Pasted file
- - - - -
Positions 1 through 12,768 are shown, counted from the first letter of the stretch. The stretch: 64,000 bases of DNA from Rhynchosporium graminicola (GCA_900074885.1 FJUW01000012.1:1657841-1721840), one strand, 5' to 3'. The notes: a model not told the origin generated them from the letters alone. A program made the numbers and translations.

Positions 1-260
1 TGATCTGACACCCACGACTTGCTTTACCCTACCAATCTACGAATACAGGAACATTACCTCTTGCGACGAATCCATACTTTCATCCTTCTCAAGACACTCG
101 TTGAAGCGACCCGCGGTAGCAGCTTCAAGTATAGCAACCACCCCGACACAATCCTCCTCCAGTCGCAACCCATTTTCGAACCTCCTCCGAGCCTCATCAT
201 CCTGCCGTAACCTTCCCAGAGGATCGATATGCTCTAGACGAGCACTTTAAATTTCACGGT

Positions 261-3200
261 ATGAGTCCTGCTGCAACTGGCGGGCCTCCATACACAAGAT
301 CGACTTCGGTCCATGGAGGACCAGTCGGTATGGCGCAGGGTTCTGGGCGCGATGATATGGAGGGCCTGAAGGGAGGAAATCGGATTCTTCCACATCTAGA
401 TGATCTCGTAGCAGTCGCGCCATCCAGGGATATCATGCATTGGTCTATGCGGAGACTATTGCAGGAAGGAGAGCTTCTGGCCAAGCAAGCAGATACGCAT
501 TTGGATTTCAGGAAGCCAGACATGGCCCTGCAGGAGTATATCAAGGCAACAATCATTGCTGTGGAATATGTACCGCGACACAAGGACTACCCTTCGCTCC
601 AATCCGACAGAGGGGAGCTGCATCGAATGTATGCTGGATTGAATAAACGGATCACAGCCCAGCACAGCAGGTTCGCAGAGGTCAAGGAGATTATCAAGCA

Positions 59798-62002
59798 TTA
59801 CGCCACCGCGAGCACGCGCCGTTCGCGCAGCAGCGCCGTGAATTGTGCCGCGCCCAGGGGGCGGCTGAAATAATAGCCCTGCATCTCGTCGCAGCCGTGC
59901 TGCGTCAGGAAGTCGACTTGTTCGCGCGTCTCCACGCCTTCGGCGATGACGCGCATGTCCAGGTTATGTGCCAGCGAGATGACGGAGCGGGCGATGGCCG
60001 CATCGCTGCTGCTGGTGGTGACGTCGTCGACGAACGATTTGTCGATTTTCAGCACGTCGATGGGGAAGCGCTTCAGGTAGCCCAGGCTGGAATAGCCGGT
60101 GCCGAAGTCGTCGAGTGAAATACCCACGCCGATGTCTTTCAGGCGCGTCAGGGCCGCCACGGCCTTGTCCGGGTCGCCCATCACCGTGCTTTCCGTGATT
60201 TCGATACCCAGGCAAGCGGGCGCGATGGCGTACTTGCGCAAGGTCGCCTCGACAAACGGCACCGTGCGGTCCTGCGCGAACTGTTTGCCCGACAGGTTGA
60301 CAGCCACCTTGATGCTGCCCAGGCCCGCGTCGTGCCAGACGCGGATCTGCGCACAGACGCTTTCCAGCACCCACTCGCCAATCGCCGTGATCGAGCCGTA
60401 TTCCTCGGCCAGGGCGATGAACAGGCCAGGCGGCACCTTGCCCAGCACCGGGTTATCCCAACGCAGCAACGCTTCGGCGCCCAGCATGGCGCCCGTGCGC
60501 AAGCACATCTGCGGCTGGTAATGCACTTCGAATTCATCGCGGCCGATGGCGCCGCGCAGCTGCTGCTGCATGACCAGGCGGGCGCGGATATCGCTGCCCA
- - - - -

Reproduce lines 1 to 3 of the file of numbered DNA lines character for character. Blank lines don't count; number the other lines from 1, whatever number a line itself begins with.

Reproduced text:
Positions 1 through 12,768 are shown, counted from the first letter of the stretch. The stretch: 64,000 bases of DNA from Rhynchosporium graminicola (GCA_900074885.1 FJUW01000012.1:1657841-1721840), one strand, 5' to 3'. The notes: a model not told the origin generated them from the letters alone. A program made the numbers and translations.

Positions 1-260
1 TGATCTGACACCCACGACTTGCTTTACCCTACCAATCTACGAATACAGGAACATTACCTCTTGCGACGAATCCATACTTTCATCCTTCTCAAGACACTCG